Research News

Food Security and Women's Empowerment

U.N. session focuses on women’s economic empowerment

Sera Young
IPR anthropologist Sera Young (right) discussed how depression can relate to food insecurity and contribute to lost economic output among mothers.

The 61st session of the U.N. Commission on the Status of Women, which was held March 13–24 in New York, was dedicated to examining women’s economic empowerment in the changing world of work. In a panel organized by the Women’s U.N. Report Network, two Northwestern professors described some of the causes and consequences of women’s food insecurity, as well as how it holds women back.

IPR anthropologist Sera Young drew attention to an “invisible” factor that keeps women from achieving economic empowerment: depression. Young noted that adverse mental health, especially depression, is one of the largest contributors to disability-adjusted life years, a measurement that looks at overall disease burden based on the number of years lost due to ill health, disability, or early death.

“Who suffers depression the most? It’s women,” she explained. “And among women, who suffers depression the most? It’s pregnant and postpartum women.”

In her panel presentation, Young highlighted how food insecurity, which she has studied in Tanzania, Kenya, and Uganda, can actually contribute to depression.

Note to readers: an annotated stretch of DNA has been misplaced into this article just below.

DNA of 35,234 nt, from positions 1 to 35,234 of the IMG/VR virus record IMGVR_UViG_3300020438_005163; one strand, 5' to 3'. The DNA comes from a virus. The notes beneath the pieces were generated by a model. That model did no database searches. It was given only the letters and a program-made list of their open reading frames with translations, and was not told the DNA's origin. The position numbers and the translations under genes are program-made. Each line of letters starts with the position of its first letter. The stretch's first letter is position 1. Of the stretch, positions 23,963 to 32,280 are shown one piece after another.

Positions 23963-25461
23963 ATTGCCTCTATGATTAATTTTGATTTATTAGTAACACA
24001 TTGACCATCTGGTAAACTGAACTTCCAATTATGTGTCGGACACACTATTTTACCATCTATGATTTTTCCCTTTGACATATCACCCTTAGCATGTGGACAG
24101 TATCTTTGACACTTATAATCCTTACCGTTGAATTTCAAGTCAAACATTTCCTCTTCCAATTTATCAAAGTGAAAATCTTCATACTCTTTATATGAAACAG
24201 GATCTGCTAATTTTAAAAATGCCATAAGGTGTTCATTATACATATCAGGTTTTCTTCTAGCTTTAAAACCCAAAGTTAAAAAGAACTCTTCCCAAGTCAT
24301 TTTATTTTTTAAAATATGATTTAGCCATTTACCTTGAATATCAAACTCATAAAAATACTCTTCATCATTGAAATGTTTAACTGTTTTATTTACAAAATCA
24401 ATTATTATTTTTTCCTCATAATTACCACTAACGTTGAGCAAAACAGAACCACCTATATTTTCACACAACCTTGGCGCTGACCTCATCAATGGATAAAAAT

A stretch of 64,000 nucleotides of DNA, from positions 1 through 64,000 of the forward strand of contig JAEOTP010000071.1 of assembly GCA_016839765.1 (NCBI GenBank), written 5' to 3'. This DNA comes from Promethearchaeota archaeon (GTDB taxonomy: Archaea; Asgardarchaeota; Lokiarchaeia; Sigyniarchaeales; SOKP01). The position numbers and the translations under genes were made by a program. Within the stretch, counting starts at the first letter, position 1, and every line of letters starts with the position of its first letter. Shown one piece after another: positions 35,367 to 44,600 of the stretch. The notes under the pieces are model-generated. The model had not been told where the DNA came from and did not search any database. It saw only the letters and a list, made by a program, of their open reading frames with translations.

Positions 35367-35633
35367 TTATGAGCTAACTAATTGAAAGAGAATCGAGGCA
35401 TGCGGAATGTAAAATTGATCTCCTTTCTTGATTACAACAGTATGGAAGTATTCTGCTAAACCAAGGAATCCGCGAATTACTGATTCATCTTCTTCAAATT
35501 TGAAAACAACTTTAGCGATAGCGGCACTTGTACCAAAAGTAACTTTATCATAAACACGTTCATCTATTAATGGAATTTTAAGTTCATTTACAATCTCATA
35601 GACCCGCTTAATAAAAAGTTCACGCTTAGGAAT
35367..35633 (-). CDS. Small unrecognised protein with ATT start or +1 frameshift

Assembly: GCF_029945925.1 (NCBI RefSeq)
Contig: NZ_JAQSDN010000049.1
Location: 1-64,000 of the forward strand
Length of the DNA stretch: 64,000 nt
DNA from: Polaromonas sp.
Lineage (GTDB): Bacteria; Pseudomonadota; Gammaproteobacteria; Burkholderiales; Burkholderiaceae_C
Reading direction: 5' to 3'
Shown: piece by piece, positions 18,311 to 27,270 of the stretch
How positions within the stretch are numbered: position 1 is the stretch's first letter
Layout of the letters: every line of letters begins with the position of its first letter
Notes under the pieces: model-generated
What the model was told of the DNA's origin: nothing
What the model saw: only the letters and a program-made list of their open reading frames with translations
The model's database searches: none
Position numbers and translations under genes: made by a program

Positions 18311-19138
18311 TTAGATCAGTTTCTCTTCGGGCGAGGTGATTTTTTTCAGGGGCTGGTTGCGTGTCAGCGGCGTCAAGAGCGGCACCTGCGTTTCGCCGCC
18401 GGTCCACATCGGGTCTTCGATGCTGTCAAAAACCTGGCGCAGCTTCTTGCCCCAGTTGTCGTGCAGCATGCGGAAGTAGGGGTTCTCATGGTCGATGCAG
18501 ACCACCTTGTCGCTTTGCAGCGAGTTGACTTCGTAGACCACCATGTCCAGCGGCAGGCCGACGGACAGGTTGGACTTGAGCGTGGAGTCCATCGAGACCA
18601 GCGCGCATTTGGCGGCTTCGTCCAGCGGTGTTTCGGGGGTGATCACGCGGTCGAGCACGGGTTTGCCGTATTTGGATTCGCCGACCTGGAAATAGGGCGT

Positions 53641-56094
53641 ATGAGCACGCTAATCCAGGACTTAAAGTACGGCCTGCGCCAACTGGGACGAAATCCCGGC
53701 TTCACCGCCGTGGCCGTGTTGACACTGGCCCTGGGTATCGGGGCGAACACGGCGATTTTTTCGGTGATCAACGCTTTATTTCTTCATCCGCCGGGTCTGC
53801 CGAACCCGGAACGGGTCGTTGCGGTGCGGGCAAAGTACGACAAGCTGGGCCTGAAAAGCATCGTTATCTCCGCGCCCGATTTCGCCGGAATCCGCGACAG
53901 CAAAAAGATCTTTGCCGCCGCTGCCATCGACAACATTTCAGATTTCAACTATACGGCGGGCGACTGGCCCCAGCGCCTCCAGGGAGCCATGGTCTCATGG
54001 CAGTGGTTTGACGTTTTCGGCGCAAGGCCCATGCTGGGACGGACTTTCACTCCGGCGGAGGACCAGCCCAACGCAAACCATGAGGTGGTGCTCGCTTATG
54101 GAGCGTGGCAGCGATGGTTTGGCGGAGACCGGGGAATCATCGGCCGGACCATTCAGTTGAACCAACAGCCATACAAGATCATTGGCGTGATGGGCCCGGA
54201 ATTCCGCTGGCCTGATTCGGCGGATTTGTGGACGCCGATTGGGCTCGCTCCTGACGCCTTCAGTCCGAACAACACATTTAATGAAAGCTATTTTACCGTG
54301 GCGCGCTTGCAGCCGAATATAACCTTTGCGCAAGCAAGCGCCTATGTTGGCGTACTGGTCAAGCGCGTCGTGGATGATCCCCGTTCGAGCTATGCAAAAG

She explained that a family is considered food insecure when it does not have regular access to food that’s of sufficient quality or quantity.

“Provisioning food for their family is one of the fundamental roles for women in most places in the world,” Young said. “Lots of women feel that when they’re failing at providing food for their family, they are actually failing at being a mother.”

Her ongoing research shows that this feeling of failure and the worry over finding enough food can lead to mental health concerns, which, in turn, lead to lost economic output among mothers.

Maternal depression also has negative consequences for children: Children whose mothers are depressed are not breastfed as much and exhibit poorer growth, as well as lower cognitive development.

Lori Post
Lori Post

However, there is a way to improve food security, according to Lori Post, director of the Buehler Center for Health Policy and Economics. 

As part of the panel, she explained that women’s lack of rights contributes to being food insecure. Although laws have been passed in many countries giving women land tenure rights, tribal custom often prevents women from owning land. Post noted this shows how both public and political will are needed for social change.

Women are also denied a voice in deciding what crops to grow or where and when to sell them. In addition, selling across borders can lead to exploitation, as border guards demand bribes or sexual favors in return for access to markets. All of this can keep women from being able to feed their families.

According to Post, equal participation in agriculture would pull 120 million people out of hunger overnight. This would include women being able to own land, as well as having the opportunity to take out loans for technology and equipment to make farming more productive.

“Feed the mother, and the children will be fed as well,” she concluded.

Sera Young is an assistant professor of anthropology and an IPR fellow. Lori Post is a professor of emergency medicine and director of the Buehler Center for Health Policy and Economics.